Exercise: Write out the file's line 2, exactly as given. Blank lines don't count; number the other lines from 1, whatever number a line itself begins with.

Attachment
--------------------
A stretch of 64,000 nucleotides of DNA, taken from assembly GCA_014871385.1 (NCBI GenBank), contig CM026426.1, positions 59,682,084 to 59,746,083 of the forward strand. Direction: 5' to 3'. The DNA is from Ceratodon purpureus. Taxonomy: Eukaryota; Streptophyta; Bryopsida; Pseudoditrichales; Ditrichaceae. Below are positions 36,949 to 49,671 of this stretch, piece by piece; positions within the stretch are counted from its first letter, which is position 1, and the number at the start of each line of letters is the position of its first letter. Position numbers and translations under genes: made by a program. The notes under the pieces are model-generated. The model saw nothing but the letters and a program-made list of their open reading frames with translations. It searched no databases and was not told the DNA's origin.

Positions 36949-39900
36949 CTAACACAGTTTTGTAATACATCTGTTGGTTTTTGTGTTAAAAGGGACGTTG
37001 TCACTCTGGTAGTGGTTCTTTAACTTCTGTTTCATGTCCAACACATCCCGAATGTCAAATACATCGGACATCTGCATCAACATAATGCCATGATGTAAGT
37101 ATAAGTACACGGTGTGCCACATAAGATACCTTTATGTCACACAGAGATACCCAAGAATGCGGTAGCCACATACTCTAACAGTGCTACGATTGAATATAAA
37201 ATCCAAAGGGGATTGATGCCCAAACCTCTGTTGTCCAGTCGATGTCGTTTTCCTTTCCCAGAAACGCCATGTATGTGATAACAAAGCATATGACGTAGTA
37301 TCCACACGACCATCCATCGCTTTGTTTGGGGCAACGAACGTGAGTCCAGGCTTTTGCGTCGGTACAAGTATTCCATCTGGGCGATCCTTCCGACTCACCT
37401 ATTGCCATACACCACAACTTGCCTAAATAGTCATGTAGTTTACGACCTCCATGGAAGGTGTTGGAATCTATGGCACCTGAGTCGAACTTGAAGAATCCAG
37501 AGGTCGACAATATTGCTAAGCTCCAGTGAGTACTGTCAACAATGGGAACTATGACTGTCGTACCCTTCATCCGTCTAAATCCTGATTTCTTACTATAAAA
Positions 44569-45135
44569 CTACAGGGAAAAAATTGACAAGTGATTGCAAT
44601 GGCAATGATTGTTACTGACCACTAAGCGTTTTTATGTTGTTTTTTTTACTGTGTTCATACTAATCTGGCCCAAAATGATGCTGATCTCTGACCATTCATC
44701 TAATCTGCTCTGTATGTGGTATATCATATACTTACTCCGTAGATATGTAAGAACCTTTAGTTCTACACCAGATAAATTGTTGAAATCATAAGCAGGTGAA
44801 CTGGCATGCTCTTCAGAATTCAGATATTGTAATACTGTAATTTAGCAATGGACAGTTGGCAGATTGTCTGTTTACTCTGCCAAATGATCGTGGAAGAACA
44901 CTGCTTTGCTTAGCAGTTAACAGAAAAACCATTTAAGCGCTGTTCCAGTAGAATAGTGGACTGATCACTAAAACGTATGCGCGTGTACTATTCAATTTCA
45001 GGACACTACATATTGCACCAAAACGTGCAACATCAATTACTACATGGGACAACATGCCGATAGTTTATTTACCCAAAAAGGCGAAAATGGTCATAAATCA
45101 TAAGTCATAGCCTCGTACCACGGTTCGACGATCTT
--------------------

Positions 36949-39900